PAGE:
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Tucson Shovel-Nosed Snake Surveys on the Florence Military Reservation

 

Background:Fig1
The
Tucson Shovel-Nosed Snake (Chionactis occipitalis klauberi) is distinguished from other Shovel-nosed snakes by the red bands which are suffused with dark pigment, making them appear brown or partly black (Mahrdt et al. 2001). The snake is primarily nocturnal and uses “sand swimming” as its primary locomotion, moving by using asideways swaying motion while it is either on or under the sand or loose soil (Stebbins 2003).  It is found in creosote-mesquite floodplain environments, and also occurs in open creosote desert containing soils of soft, sandy loam, and sparse gravel (Rosen 2003). This snake uses venom to subdue arthropod prey, and relies on scorpions for a portion of its diet. This species is historically known from south central Arizona and portions of northern Pima County (Avra and Santa Cruz valleys), northern and southwestern Pinal County, and southeastern Maricopa County. These same areas have been heavily altered by agriculture and urban sprawl, and the habitat will be impacted further by several large developments slated to begin construction within a 275 square mile area of Arizona State Trust and private lands centered near Florence Junction.

The Tucson Shovel-Nosed Snake is listed as a species of special concern by the Arizona Game and Fish Department (AZGFD) and was petitioned in December 2004 to be listed as a threatened or endangered under the Endangered Species Act.  The goal of this project will be to develop baseline, empirical data on the Tucson Shovel-nosed snake and its habitat within the Florence Military Reservation to determine its current status within the management area. 

Location:
The
Florence Military Reservation is located 3 miles north of Florence, Pinal County, Arizona and is approximately 60 miles northwest of Tucson, Arizona. The FMR is divided into several training areas that are used for live-fire exercises, unit maneuvers, simulated engagements, and small arms familiarization and qualification. The FMR lies within Arizona State Trust Lands and its boundary is mostly surrounded by Arizona State Trust and Bureau of Land Management (BLM) lands.

Methods:
We identified target survey locations for Tucson Shovel-nosed Snakes within FMR by developing a suitable habitat model. Our habitat model included land use, elevation, slope, and soil type. We used ArcGIS 9.2 (ESRI,Inc.) and the NRCS Arizona soil series to summarize soil texture, slope and horizon characteristics associated with the different soil types found within FMR.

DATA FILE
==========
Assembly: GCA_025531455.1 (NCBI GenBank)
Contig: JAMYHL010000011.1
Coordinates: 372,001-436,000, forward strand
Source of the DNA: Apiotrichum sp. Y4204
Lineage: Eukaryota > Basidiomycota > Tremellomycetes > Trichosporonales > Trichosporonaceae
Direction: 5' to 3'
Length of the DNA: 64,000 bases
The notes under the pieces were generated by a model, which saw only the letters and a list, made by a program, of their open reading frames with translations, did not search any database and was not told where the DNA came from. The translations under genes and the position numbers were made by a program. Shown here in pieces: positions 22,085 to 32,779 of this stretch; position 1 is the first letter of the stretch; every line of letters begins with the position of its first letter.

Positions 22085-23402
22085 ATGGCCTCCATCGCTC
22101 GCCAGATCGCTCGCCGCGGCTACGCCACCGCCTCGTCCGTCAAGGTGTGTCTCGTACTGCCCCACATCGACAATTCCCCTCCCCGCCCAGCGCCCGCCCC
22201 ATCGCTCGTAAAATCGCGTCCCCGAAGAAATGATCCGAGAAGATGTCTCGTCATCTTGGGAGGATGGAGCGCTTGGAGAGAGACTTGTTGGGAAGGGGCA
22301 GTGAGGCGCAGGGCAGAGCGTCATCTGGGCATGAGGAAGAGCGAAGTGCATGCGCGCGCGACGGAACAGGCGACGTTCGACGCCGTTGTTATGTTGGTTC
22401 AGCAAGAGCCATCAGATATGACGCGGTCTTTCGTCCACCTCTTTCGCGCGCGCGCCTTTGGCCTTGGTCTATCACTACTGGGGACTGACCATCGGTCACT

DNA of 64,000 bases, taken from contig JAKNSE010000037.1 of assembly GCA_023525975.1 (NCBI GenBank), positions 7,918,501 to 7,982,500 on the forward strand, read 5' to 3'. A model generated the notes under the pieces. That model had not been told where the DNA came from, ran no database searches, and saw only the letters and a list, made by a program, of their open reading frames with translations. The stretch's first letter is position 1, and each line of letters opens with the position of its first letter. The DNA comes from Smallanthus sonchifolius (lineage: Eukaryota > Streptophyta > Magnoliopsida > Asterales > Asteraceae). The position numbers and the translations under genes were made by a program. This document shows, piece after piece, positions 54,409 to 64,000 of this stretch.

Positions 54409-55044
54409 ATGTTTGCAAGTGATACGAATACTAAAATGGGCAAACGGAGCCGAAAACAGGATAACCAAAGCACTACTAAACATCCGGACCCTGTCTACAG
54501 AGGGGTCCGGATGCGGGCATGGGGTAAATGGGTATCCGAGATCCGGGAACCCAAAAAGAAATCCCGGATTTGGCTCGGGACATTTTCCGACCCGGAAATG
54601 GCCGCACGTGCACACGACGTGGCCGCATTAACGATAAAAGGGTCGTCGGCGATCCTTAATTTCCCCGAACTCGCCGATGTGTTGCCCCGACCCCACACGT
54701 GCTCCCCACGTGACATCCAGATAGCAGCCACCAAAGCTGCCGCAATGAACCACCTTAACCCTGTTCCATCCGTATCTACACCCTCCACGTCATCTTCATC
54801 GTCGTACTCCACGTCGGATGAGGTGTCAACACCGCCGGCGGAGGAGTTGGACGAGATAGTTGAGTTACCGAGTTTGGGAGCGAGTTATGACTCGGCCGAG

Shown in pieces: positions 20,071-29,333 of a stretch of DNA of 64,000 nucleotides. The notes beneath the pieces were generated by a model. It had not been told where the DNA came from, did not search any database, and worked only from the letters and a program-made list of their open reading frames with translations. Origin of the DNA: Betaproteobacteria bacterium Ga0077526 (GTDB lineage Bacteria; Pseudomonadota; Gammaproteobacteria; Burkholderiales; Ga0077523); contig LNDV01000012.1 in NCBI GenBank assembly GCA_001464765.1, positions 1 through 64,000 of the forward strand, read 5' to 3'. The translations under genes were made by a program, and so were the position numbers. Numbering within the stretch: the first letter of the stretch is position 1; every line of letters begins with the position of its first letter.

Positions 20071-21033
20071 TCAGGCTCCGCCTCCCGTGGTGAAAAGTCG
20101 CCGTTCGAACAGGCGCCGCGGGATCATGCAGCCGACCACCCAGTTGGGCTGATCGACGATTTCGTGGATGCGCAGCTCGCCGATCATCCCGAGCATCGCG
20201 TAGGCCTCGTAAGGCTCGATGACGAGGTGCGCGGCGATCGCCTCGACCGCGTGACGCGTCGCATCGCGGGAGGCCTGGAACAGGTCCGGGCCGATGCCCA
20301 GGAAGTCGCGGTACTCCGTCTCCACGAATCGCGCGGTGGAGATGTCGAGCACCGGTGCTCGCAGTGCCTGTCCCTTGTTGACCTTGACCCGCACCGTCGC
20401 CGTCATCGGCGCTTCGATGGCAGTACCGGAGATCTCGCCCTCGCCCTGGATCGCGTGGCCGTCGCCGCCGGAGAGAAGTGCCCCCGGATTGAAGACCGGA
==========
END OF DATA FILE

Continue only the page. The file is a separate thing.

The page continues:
Surveys were conducted by deploying 12 trap arrays using a design modified from Campbell and Christman (1982).  Each trap station consisted of two 15.2m (50ft.) long silt fences forming an L shape with 3 pitfalls (1 at each end and 1 at the center), and 4 funnel traps placed on both sides of the fences. Trapping took place during three 15 day periods; April 15-29, May 6-20, and June 4-18.

In conjunction with the Tucson Shovel-nosed Snake trap-surveys, we also monitored roadway wildlife mortalities. We monitored mortalities along a 4.4 mile segment of highway 79 between Arizona Farms Road in the north and Hunt Highway on the south end, and a 1.5 mile segment of Arizona Farms Road on the northwest boundary of FMR.

Results:
We documented 28 Tucson Shovel-nosed snakes during trapping and roadway monitoring on FMR. Of these, five individuals were live-captured in funnel traps placed along drift fence trap arrays.  The remaining 23 individuals were road mortalities. Our results indicate the serious threat to Tucson Shovel-nosed Snakes and other reptile species from vehicle strikes in the vicinity of FMR, and we suggest investigating potential mitigation strategies to reduce mortalities.  These may include use of fencing and culverts to direct movements.

For more information contact:
Ronald Mixan, Research Biologist
Arizona Game and Fish Department
5000 W. Carefree Highway, Phoenix, AZ 85086
Phone: (520) 609-2165       E-mail: rmixan@azgfd.gov

Shawn Lowery, Research Biologist
Arizona Game and Fish Department
5000 W. Carefree Highway, Phoenix, AZ 85086
Phone: (520) 742-1911       E-mail: slowery@azgfd.gov


 
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